As soon as someone seeks to cast doubt on the existence of global warming, or human responsibility for global warming, or “the climate emergency”, the argument of the absence of “scientific consensus” is put on the table. But what does consensus mean in this case? This question from a reader gives The Rumour Detector the opportunity to explain why the argument reveals a misunderstanding of the concept.
“There is no scientific consensus on climate. The proof is a letter signed by scientists who don’t believe in global warming.” This argument, in various forms, has come up periodically for the past 20 years. Again this week, this kind of document was sent to António Guterres, Secretary General of the United Nations.
In reality, this argument reflects confusion: a scientist who expresses an opinion on a subject is not the same as a scientist who publishes a study on that same subject.
As The Rumour Detector undoubtedly should remind us more in its fact checking, the construction of scientific knowledge is not based on the opinion of one or more scientists, but on the accumulation of studies on a subject. A consensus is established when several studies confirm the same conclusion in a specific field.
Whenever you hear the well-known number “97% of scientists agree” about climate, this refers to 97% of the scientists who have published a study on global warming. This refers to a general agreement, even if there is no unanimity.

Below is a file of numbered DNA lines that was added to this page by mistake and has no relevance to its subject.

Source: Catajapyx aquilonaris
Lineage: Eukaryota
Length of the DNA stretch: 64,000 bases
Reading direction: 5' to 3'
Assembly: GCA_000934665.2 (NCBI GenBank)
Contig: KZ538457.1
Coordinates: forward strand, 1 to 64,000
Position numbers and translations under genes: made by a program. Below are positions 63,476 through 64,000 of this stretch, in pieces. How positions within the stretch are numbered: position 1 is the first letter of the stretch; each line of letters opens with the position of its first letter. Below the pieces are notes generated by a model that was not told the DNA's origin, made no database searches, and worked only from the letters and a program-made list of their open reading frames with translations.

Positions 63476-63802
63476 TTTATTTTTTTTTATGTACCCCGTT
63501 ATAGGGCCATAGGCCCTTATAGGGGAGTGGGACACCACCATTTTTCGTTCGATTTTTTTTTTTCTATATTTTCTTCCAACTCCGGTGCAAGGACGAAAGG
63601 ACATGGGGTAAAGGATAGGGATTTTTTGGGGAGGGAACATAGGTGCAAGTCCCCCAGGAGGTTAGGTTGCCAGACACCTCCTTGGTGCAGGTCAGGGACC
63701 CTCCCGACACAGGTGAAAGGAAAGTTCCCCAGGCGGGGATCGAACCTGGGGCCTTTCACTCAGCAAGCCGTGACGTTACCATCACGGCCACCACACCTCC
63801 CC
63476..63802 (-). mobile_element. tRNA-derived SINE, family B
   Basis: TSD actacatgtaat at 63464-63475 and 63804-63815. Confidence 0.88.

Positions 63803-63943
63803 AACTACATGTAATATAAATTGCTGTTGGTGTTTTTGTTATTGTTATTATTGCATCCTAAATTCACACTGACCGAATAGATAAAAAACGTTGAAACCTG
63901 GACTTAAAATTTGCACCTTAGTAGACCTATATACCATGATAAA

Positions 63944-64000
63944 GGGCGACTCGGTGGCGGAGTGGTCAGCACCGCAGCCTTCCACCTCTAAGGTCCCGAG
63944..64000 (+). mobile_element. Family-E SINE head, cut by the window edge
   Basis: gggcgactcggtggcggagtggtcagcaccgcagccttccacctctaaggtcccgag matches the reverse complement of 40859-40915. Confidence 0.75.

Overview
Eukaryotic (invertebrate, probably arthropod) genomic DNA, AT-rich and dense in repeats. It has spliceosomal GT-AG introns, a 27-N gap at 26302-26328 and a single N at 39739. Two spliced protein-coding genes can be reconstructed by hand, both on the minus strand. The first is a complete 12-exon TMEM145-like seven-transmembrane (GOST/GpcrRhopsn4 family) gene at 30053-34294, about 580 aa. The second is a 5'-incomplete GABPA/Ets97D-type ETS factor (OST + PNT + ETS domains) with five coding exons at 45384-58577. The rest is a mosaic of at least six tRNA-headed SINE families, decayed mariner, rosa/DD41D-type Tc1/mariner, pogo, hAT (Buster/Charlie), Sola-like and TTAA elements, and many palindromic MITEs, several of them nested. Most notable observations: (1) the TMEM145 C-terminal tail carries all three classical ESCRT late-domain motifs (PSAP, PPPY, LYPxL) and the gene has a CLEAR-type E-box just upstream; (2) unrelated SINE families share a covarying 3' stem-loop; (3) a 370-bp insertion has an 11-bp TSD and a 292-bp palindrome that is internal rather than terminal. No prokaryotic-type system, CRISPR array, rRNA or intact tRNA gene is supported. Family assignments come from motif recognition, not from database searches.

The origin of this percentage comes from research by the Harvard University science historian Naomi Oreskes in 2004: out of 928 studies published by climatologists and containing the key words “global climate change”, none disagreed with the consensus on the human responsibility for global warming. Since 2004, at least 14 similar compilations have arrived at totals ranging between 91% and 100%, all depending on the level of expertise retained for inclusion in the compilation.
Therefore, not only is there consensus on human responsibility, but this consensus increased between 1991 and 2011, according to one of these compilations.
Under the same definition, it is customary to say that biologists have a consensus on evolution, or that oncologists have a consensus on the carcinogenic nature of tobacco. This does not prevent people who hold a science degree from continuing to deny these facts based on their personal opinions.